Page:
30 May 2012

Wednesday Movie - Apple's $100 billion

Apple has lots of money. Apparently they have $100 billion down the back of the sofa.
Here is a nice video that suggests the top ten things they could do with that much money.
Here are some other ways to get $100 billion

Interestingly none of them include "buy a company that takes out-of-focus, fuzzy pictures for a billion dollars"

21 May 2012

Another field season in Utah

Its May and that means Utah. As always when arriving in Salt Lake City it almost feels like coming home, the place now has such a familiarity to it. I am just heading home after two and a half weeks. The first 10 days was spent running our student field course which is always fun. I also ran into a lot of the usual suspects running their own courses out in the Book Cliff. One evening there was 4 separate field trips in Green River. Forget Melon Days in September, they should celebrate "Geology Days" in May.

After the trip finished I spent a couple of days around Salt Lake City with Lene who is doing a source to sink project on the shorelines of Lake Bonneville. That went well and despite many of the outcrops having houses, golf courses and a University on top of them, we found what we needed.

The sediment went from there....                                                            to there. 
This source to sink stuff is pretty easy!

Then headed down south to the Book Cliffs and did a couple of days field work on my own. It's been a long time since I just went out, on my own, into the field and collected data. It was very enjoyable. After that I spent a day in Colorado National Monument and a day the San Rafael Swell looking at structural geology with Haakon, which was also fun, in a faulty sort of way.
Spot the fault! This structural geology is also pretty easy 
A very peaceful Wooside Canyon, one of my favourite places on Earth 

Then back to Salt Lake for a day which involved a lot of shopping, mainly for my girls, at REI, Patagonia (or Patagucci as Ian calls it) and Best Buy. I can cope with shopping like that! Then to the airport and the flight home which is hopefully less eventful than the flight out.

13 May 2012

Journey from Hell

In 1914 Ernest Shackelton led a team of explores to Antarctica on the Endurance. The ship became stuck in the ice and eventually sunk. They endured a winter, first on the boat and then in cabins made form the upturned row boats. Shackleton then left them at Elephant Island and rowed/sailed one of the rows boats across the southern Ocean to South Georgia which he then crossed before going back to collect his men. It was the pinnacle of heroic endeavour and after yesterdays travel from Leeds to Salt Lake City, I feel I can fully empathise with him.

It all started well, a taxi to the airport with an excellent sailor with mafia connections. Then a simple hop to Amsterdam before getting my plane for the long journey west.  The initial part of the flight was fine right up until the last hour. A very loud bang and a flash, silenced the whole plane, while people looked around shocked and scared, checking-out that we were still flying, as opposed to plummeting ground ward and then just looked nervous. A few minutes later the captain announced that we have been struck by lightning, but everything seems to be ok (yes he did say “seems to be…”).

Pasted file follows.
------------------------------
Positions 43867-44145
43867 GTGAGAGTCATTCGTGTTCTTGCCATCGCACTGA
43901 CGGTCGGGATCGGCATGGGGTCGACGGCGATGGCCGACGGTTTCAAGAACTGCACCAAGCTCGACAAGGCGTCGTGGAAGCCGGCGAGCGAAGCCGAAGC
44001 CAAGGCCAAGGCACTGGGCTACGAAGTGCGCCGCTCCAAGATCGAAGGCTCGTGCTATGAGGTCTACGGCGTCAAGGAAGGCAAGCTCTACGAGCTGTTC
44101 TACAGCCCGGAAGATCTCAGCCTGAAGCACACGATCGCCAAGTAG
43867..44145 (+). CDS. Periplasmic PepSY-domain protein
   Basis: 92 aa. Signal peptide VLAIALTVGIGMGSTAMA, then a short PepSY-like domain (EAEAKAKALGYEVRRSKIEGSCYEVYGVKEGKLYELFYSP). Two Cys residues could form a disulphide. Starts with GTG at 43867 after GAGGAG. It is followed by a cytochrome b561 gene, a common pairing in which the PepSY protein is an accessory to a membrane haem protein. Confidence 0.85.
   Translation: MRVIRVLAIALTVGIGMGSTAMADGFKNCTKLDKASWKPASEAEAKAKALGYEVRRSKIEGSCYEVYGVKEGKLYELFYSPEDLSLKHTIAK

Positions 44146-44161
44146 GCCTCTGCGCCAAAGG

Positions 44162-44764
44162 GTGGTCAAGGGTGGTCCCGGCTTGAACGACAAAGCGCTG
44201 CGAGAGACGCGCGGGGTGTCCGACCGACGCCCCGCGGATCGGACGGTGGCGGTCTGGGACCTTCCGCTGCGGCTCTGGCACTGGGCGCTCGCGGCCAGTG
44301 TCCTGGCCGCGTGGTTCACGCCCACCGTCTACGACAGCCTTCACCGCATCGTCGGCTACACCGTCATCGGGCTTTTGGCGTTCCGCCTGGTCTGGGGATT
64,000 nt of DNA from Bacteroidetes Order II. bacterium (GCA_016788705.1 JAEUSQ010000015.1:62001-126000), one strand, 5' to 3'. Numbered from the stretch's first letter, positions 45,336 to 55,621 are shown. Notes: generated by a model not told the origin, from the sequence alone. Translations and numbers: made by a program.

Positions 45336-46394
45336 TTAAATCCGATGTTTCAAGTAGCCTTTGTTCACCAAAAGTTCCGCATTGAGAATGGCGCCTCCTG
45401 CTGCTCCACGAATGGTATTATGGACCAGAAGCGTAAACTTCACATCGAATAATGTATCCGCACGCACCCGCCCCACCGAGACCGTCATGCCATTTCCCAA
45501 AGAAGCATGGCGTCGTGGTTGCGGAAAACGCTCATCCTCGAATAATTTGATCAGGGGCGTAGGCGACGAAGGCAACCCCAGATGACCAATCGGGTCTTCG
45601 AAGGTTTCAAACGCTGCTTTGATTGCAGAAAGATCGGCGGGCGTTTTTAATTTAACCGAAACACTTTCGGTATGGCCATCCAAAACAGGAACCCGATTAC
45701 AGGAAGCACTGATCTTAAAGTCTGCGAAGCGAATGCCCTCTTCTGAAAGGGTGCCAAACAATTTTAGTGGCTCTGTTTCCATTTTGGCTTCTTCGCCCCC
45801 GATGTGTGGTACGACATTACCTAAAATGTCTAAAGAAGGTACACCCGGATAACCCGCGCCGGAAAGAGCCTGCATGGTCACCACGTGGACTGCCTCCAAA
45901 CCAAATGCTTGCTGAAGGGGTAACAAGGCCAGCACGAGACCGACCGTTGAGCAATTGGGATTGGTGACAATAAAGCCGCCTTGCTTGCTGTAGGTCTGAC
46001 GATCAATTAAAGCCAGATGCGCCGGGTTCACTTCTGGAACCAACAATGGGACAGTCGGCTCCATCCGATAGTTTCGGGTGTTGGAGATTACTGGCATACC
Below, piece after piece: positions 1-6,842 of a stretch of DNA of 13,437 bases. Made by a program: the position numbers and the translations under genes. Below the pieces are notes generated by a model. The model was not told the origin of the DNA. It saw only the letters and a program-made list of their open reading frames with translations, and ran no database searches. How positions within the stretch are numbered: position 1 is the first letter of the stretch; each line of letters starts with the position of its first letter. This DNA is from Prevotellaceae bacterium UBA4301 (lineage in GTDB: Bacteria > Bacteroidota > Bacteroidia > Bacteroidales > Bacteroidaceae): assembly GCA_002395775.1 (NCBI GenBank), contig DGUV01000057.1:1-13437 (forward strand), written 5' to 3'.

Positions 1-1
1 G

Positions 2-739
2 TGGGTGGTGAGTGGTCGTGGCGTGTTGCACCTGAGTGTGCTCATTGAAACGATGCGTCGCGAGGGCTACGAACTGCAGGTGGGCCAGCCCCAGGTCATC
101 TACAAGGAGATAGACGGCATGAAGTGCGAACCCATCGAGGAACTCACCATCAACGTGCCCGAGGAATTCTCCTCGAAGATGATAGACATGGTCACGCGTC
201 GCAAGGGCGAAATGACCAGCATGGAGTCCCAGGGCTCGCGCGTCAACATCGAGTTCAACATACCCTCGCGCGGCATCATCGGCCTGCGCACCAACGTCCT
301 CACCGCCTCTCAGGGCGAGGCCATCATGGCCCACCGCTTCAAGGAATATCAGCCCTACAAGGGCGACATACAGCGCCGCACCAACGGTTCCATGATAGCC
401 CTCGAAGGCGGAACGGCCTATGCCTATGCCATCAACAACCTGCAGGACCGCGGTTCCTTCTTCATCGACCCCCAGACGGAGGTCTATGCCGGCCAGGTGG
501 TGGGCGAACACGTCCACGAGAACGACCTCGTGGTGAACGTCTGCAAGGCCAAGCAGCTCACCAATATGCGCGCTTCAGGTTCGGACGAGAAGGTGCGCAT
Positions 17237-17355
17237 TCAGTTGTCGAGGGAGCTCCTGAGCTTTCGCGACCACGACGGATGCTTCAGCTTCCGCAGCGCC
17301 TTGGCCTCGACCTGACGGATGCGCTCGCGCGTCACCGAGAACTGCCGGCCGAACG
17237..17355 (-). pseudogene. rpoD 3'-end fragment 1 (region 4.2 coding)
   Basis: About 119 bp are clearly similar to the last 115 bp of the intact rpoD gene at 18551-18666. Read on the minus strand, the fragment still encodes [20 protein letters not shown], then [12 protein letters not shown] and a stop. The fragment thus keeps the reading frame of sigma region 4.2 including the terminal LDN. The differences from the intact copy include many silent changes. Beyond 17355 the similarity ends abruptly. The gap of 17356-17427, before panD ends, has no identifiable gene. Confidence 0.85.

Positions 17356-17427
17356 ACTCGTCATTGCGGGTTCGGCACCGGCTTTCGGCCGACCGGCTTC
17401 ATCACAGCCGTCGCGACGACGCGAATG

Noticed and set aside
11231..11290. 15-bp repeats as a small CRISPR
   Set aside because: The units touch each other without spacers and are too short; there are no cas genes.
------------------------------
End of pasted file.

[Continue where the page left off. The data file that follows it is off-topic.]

Ten minutes later he announces that Chicago was closed due to the storm and we are headed to Milwaukee. Hmm not looking good for my connection to Salt Lake. He also promises that we will refuel and then finish the final hop to Chicago once the storm had cleared. We land, it was a bit bumpy but no big deal. The stewardess sitting across from me assured me that this was normal and nothing to do with lightening strike. I am more sceptical since we didn’t even circle Chicago before giving up and ditching.

Once on the ground we sit there for 4 hours. We refuelled but then the captain announced that because of the lightning strike, mandatory checks on the plane were required and we weren’t going anywhere for a while and when we did it was by bus . Like Shackelton, we abandoned our primer vessel and headed off into the storm, like the crew of the Endurance we must now continue overland or perish.

Milwaukee is an international airport – Wikipedia says so and it has three immigration desks. Wikipedia suggests that the only international flight is once a week to Canada. So you can imagine that immigration at Milwaukee is not geared up for a 747 full of Europeans. It toke over an hour to get through and I am near the front. Then a two hour bus ride to Chicago before we were dropped outside the baggage claim with no real hints about what to do next. Chicago airport rapidly became my Elephant Island, with thousands of refugees of the storm, standing around, chattering loadly and shuffling awkwardly in long queues,  like penguins on the ice shelf.